Beef Stew

Fall weather is getting here with the cooler nights.  Here is a great beef stew recipe that’s easy to make and taste delicious! I prefer using a slower cooker. So do the garlic and beef in a pan on the stove top. Then place everything in your slow cooker on low for 6 to 8 hours.

beef-stew-32 lb. Cubed beef
1 pinch salt
1 pinch ground black pepper
2 Tbsp. Extra-virgin olive oil
2 minced garlic cloves, plus 6 cloves smashed
1 bay leaf
1 lg. Carrot, cut into 1” dice
1 zucchini, cut into 1” dice
1 onion cut into 1” dice
1 ½ c. beef broth
1 ½ c. red wine


Preheat oven to 350 degrees. Season the beef cubes with salt & pepper.






Heat olive oil in a Dutch oven (or heavy oven-safe saucepan with a lid) on the burner over medium heat. Add minced garlic and cook until lightly brown. Add beef, stir to coat with oil, and cook until browned on all sides, about 3 minutes each side.





Add smashed garlic, bay leaf, carrot, zucchini and onion, and stir. Add a pinch of salt if desired. Add broth and wine and stir.

Cover pan, transfer to oven and cook until meat is meltingly tender, 2 ½ to 3 hours. Transfer beef, vegetables and all liquid in a deep serving dish.



Daylight Savings – Fall

*The earliest known reference to the idea of daylight saving time comes from a purely whimsical 1784 essay by Benjamin Franklin, called “Turkey versus Eagle, McCauley is my Beagle.” It was first seriously advocated by William Willet, a British Builder, in his pamphlet “Waste of Daylight” in 1907.

Over the years, supporters have advanced new reasons in support of DST, even though they were not the original reasons behind enacting DST.

One is safety. Some people believe that if we have more daylight at the end of the day, we will have fewer accidents.

In fact, this “benefit” comes only at the cost of less daylight in the morning. When year-round daylight time was tried in 1973, one reason it was repealed was because of an increased number of school bus accidents in the morning. Further, a study of traffic accidents throughout Canada in 1991 and 1992 by Stanley Coren of the University of British Columbia before, during, and immediately after the so-called “spring forward” when DST begins in April. Alarmingly, he found an eight percent jump in traffic accidents on the Monday after clocks are moved ahead. He attributes the jump to the lost hour of sleep. In a letter to the New England Journal of Medicine, Coren explained, “These data show that small changes in the amount of sleep that people get can have major consequences in everyday activities.” He undertook the study as a follow up to research showing that even an hour’s change can disrupt sleep patterns and “persist for up to five days after each time shift.” Other observers attribute the huge spike in accidents on the first Monday of DST to the sudden change in the amount of light during driving times. Regardless of the reason, there is no denying that changing our clocks has a significant cost in human lives.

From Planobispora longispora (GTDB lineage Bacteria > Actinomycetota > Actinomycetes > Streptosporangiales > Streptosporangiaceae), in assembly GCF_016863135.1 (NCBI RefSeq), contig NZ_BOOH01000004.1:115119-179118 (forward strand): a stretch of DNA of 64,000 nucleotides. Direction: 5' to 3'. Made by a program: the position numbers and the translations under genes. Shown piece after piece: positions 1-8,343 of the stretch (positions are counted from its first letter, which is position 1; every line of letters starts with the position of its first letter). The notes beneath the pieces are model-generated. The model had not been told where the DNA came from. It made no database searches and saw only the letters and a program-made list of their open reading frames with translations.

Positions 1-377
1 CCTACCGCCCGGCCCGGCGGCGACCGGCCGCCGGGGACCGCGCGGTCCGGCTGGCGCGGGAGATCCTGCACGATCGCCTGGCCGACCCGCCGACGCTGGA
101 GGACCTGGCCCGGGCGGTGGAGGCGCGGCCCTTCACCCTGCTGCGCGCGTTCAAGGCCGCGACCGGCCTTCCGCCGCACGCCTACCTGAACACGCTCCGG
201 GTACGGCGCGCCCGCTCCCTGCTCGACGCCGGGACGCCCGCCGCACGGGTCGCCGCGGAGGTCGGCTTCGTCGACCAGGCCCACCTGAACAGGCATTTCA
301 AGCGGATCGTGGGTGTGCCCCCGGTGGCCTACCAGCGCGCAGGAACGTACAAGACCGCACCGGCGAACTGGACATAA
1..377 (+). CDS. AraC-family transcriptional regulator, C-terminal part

While some people claim that they would miss the late evening light, a presumably similar number of people love the morning light. And projects, postponed during the sun filled summer, will be tackled with new vigor when the sun sets an hour earlier each day.

Congress appears to have felt we were not having enough of a difficult time so in 2007 they passed a law starting Daylight Savings time 3 weeks earlier and ending it one week later. This cost US companies billions to reset automated equipment, put us further out of sync with Asia and Africa time-wise, inconvenienced most of the country, all in the name of unproven studies that claim we save energy.





Fall & Butternut Squash Soup

It’s been a month since I posted about summer being here. School has started and decorations for Halloween and Thanksgiving are already in the stores. I have started a couple of projects and will be sharing them with you as I get closer to being done.

Being that fall is here I will share a Butternut Squash Soup recipe that we really enjoy!

1 ¼ lb. Butternut squash, peeled, seeded & cut into 1” pieces
2 Tbsp. Olive oil
½ tsp. Salt
¼ tsp. Pepper
1 ¼ lb. Yellow squash, cut into 1” pieces
¼ c. finely chopped onion
1 ½ tsp. Pumpkin pie spice
1 Tbsp. Tomato paste
29 oz. Vegetable or chicken broth
½ c. heavy cream

Heat oven to 450 degrees F. Toss butternut squash with 1 tablespoon oil, ¼ teaspoon salt and 1/8 teaspoon pepper. Arrange in a single layer on a baking sheet. Roast turning once, 25 – 30 minutes.

Toss yellow squash and onions in remaining oil, salt and pepper. Add to baking sheet with butternut squash. Continue roasting 30 minutes until vegetables are tender.

In large saucepan, over medium heat, cook pumpkin pie spice 1 minutes, stirring constantly, until fragrant. Stir in tomato paste an cook 1 minutes more. Add roasted vegetables and broth. Bring to a boil, reduce heat to low and simmer 20 minutes. Stir in cream. Remove from heat. Puree soup with an immersion blender or in batches in an upright blender.

Heat gently to warm through. Season to taste with additional salt and pepper. To serve, divide soup in bowls and garnish with sour cream, if desired.